Sharing Your Home & Losing Your Greatest Tax Opportunity

Sharing Your Home & Losing Your Greatest Tax Opportunity

It is nice to share, but are you sacrificing your biggest tax haven?


The ATO generally goes after tax havens of the rich, and has the technology and resources to chase down Australians looking to hide the wealth and assets in tax havens around the world.  There are no places to hide, illegally trying to avoid tax.

But there are a few places to hide legally.

The easiest of them all, is the tax free threshold.  If you are a tax resident of Australia for the full year, the first $18200 is completely tax free.

That is the quickest and easiest tax haven.  However, for most, it won’t be the greatest lifestyle, in a very expensive country to fund a living.

The next is rather more complex, and involves the convoluted superannuation system.  Yes, it is  a great tax advantaged system, and so it should be to sufficiently motivate more people to fund their own retirement and lock their money up for the benefits of compounding over decades.  So it is not very flexible and if you want a bit more freedom and wind down your work and employment income as you mature you may need to have some assets on the side, outside of the superannuation system.

So our focus here is the family home.  A wonderful tax haven!

This is because of the valuable ‘main residence exemption’.

There are many limitations on this exemption, and it is designed to limit the tax exposure (and compliance / documentation requirements) for your home.

But it is supposed to be used as your home (again, there are some limitations and variations here …. but let’s keep this simple!).  It is your private residence that is not supposed to provide you an income.  It is simply meant to provide a roof over your head.

And if this is the case, and you stick to all the rules of the ‘main residence’ exemption, if you make a million dollars when you sell it, that is tax free.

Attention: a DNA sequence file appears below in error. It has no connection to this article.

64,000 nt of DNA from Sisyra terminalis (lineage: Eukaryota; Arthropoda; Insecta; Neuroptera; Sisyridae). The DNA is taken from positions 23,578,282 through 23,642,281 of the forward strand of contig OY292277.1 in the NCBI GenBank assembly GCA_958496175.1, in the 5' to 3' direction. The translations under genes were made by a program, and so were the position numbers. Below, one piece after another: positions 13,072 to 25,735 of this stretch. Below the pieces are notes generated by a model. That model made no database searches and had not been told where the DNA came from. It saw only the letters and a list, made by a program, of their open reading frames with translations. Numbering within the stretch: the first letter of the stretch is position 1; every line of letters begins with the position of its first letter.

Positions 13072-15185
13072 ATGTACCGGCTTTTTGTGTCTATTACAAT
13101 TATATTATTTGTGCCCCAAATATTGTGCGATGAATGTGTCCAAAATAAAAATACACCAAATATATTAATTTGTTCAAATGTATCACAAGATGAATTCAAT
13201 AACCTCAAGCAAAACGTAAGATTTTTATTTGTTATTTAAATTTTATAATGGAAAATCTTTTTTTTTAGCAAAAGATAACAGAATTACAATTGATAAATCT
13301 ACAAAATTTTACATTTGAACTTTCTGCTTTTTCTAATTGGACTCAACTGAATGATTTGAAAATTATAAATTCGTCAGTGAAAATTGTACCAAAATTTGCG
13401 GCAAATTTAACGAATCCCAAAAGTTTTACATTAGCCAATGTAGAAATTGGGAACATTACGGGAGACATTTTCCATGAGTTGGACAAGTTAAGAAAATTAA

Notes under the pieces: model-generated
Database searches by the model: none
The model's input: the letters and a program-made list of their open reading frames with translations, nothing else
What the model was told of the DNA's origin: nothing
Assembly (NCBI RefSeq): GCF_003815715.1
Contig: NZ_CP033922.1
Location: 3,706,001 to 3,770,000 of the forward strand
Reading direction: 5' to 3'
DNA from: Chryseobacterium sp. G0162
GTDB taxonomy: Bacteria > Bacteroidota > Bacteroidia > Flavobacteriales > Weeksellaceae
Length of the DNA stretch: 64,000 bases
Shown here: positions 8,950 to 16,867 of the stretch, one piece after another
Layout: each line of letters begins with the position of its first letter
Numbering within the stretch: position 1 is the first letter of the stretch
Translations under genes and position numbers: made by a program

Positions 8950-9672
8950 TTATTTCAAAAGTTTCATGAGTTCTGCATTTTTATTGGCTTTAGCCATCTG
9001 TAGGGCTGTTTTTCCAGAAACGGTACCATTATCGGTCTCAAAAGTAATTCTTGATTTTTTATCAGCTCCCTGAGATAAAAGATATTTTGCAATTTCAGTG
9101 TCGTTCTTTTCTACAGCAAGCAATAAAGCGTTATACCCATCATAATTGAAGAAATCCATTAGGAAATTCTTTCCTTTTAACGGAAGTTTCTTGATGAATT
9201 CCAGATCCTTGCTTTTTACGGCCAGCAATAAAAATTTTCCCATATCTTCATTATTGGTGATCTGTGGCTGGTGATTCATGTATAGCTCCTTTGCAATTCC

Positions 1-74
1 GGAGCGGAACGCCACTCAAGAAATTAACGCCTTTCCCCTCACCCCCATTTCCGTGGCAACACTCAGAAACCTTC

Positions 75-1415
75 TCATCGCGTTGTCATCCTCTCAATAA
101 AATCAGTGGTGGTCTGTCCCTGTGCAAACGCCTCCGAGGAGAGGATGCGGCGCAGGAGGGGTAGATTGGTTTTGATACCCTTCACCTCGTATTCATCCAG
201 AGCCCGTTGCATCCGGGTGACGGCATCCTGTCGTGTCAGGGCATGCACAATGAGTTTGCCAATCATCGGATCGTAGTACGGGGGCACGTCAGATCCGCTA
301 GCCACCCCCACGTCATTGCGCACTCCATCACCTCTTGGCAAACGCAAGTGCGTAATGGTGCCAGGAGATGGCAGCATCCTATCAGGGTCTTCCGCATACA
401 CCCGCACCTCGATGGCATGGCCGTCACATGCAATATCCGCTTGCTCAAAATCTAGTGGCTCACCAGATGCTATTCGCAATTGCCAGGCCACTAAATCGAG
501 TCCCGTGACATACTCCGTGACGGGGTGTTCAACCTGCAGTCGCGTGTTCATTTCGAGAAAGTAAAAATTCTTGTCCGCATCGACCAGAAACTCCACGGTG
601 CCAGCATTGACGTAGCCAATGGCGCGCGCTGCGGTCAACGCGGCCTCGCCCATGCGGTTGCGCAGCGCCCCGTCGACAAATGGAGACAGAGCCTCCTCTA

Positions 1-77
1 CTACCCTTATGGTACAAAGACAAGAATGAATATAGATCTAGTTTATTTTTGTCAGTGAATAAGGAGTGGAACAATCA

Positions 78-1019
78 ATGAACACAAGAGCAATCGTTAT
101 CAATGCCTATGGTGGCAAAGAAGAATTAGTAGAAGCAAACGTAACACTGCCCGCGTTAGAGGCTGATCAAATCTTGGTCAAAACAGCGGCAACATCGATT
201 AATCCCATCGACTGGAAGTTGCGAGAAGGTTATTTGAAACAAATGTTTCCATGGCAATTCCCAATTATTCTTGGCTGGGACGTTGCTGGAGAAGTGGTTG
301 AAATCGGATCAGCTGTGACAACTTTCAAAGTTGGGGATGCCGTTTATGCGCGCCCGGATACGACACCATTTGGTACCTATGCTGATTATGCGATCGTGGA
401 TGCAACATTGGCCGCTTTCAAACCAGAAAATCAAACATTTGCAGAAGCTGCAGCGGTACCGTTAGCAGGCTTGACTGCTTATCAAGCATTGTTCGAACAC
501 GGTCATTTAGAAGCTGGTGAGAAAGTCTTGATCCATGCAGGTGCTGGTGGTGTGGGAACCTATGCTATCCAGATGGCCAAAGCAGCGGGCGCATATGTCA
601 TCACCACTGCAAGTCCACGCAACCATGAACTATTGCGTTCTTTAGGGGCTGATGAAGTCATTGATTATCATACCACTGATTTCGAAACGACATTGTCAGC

This is a great tax haven!

Your little piece of paradise, is also a tax free island getaway!

But what about the couple, who bought their property for $1.2 million 10 years ago.  It is worth around $4.2 million today.

They have made some improvements over the years, they have spent around $100,000 doing it up, including setting up a self-contained flat off to the side of the property.  They haven’t kept any documents for all of the expenses for tradies, or council applications or other development costs – it’s just been for home.  No need to keep records, right?

They had some family stay over, a few times, and set it up so they could live independently with their own bedroom and bathroom. 

Then when the family wasn’t there, they thought it would be fun to meet new people, from Australia and around the world, by ‘sharing’ their home.

Let’s call it AirCGT.

The couple make their self-contained flat – a part of their house – available for rental on an accommodation sharing website.  They get to meet all sorts of travellers, from all over the world.

But it is a bit of hard work – almost like running a business.  Harder than a normal investment property, as they need to replace the linen, conduct inspections and do reports, replenish amenities and be nice to friendly and not-so-friendly visitors.  And rather than just one tenant changeover every few years, they might have 50+ tenant changes in a single year.

For their trouble, they receive $150 a night, less the commission to AirCGT.

This is ‘income’ of course – they need to pay tax on this income.  They cannot claim for their own ‘labour’.

Don’t worry, they can claim the relevant apportionment of the expenses, as deductions against the rental income they are receiving.

Let’s not mention, just how complicated it is to apportion all the relevant expenses (and not apportion other relevant expenses), to deduct against the income, to work out if there is any net income on which to pay tax, or any net loss to claim against their tax.

The biggest cost, may be the CGT exposure they have unwittingly exposed themselves to.  It could exceed, the rental income they have received!

And this, too, is rather complicated to work out.

Let’s say, we eventually work out that 2% of the home main residence exemption has been forfeited, because they have AirCGT’d their home.

And let’s say, we can’t increase their cost base, because they did not keep their records for the $100,000 they spend on it.

And let’s say, they sell the property for a $3 million dollar gain (for $4.2 million).

At 2%, they have just realised a capital gain of $60,000.  On their tax haven, the family home!

How many people, have AirCGT’d their home?

Is it really worth it?  Or is it costing you more than you realise?

 There are better ways to meet travellers and enjoy your home, but sacrificing your family home’s CGT exemption may not be worth it!

 Home owners may think this unfair, especially when the tenant occupying the property next door is ‘sub-letting’ to AirCGT, and not losing any tax benefit.

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